EuroSafe Imaging 2020
Not applicable, Quality assurance, Safety, CT, Management, Action 6 - Clinical audit tool for imaging
A. Nishie, D. Kakihara, A. Machitori, S. Aoki, M. Jinzaki, N. Tomiyama, O. Abe, K. Togashi, H. Gobara
Diagnostic imaging has progressed very quickly and has contributed greatly to clinical medicine. Large-sized medical imaging systems including CT and MRI have become common in Japan, and patients can undergo such examinations across the nation. However, it is difficult to utilize the imaging data obtained at individual hospitals on a nationwide basis. Several problems remain to be solved, including poor efficiency in clinical practices, overly high medical bills and concerns about medical safety. The advance of information and communication technology (ICT) may enable the use of "big data" to solve some of these problems.
In such a situation the Japan Radiological Society (JRS) is advocating the development of so-called 'Japan Safe Radiology,' and we began a project known as the "Development of the Japan Medical Imaging Database (J-MID)' with the support of the Japan Agency for Medical Research and Development (AMED), which is the public medical fund. The aim of the J-MID development project is to construct a system for the network-type management of diagnostic imaging nationwide. We aim to generate, analyze, and utilize a national database of diagnostic imaging and thereby to improve medical techniques in terms of safety, standardization, and the optimization of image scanning, and also to apply the database to medical policy. The characteristic of this project is to carry out an “all Japan” organization under the auspices of the largest society related to diagnostic imaging in our country, the JRS, in cooperation with the Japan Medical Imaging and Radiological Systems Industries Association (JIRA) and supported by AMED.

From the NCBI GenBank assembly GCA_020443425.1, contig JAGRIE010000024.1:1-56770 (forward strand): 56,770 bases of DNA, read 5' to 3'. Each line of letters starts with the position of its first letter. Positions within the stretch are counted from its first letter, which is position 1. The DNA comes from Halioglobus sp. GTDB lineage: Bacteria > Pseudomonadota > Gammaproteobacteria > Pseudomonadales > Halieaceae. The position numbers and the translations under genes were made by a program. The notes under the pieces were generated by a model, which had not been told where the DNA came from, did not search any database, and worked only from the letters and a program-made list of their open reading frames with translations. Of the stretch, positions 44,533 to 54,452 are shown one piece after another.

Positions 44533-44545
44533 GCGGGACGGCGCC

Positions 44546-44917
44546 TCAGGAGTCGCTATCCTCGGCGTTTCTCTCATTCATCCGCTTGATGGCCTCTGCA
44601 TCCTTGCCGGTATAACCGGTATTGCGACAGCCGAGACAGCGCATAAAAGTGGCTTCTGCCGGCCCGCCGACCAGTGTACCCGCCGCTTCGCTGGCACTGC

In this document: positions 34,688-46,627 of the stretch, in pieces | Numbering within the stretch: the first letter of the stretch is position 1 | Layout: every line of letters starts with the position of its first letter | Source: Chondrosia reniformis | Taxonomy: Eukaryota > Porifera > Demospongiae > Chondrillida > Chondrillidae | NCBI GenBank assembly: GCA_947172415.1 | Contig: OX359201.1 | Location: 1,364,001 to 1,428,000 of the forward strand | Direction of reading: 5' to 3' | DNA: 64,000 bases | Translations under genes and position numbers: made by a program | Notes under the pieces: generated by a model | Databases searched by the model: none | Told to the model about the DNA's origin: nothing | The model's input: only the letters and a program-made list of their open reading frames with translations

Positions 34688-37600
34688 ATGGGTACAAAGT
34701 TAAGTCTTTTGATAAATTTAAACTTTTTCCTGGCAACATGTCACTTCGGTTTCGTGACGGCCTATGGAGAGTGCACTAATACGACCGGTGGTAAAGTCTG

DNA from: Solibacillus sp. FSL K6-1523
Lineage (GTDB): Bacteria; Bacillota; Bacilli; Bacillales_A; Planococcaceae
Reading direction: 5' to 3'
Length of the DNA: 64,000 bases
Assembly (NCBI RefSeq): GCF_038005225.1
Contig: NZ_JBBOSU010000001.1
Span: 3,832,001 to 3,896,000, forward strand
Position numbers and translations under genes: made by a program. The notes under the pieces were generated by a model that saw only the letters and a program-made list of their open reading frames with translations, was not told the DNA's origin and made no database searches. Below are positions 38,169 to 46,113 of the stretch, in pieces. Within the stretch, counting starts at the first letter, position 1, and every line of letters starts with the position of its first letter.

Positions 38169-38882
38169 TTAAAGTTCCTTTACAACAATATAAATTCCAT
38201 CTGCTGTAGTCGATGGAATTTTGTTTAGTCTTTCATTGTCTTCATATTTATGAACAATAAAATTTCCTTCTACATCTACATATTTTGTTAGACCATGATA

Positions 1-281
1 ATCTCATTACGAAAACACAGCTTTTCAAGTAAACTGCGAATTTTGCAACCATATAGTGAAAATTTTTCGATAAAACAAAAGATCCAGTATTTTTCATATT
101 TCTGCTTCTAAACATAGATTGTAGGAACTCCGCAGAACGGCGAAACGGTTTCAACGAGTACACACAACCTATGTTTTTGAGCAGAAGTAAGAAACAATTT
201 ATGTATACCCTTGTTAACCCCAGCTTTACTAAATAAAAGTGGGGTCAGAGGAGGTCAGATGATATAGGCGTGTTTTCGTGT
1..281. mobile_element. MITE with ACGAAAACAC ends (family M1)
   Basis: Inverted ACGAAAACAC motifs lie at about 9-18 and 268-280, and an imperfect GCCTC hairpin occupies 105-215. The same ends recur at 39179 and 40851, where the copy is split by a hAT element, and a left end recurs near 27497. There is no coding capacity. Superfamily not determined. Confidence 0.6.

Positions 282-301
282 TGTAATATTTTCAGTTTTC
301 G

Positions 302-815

In this project, a storage and registry server (J-MID server) was established. Medical imaging data collected from many institutions throughout Japan have been integrated in the server. By using these imaging data, new medical technology may be developed, and multi-center collaboration studies may also be designed with ease, resulting in the promotion of clinical research. Specific items to be carried out include (1) the optimal distribution of radiologists and medical equipment across the country, (2) the development of a clinical decision support (CDS) system for the proper utilization of medical equipment, (3) the network-type management of radiation exposure doses (Dose Index Registry: DIR), (4) the proper quantitation of medical imaging data based on the establishment of Japan's Quantitative Imaging Biomarker Alliance (J-QIBA), and (5) the unification of diagnostic reports. A further goal of the J-MID development project is (6) the clinical application of artificial intelligence (AI) using the J-MID. In the next section we describe in greater detail the activities to be advanced using the J-MID.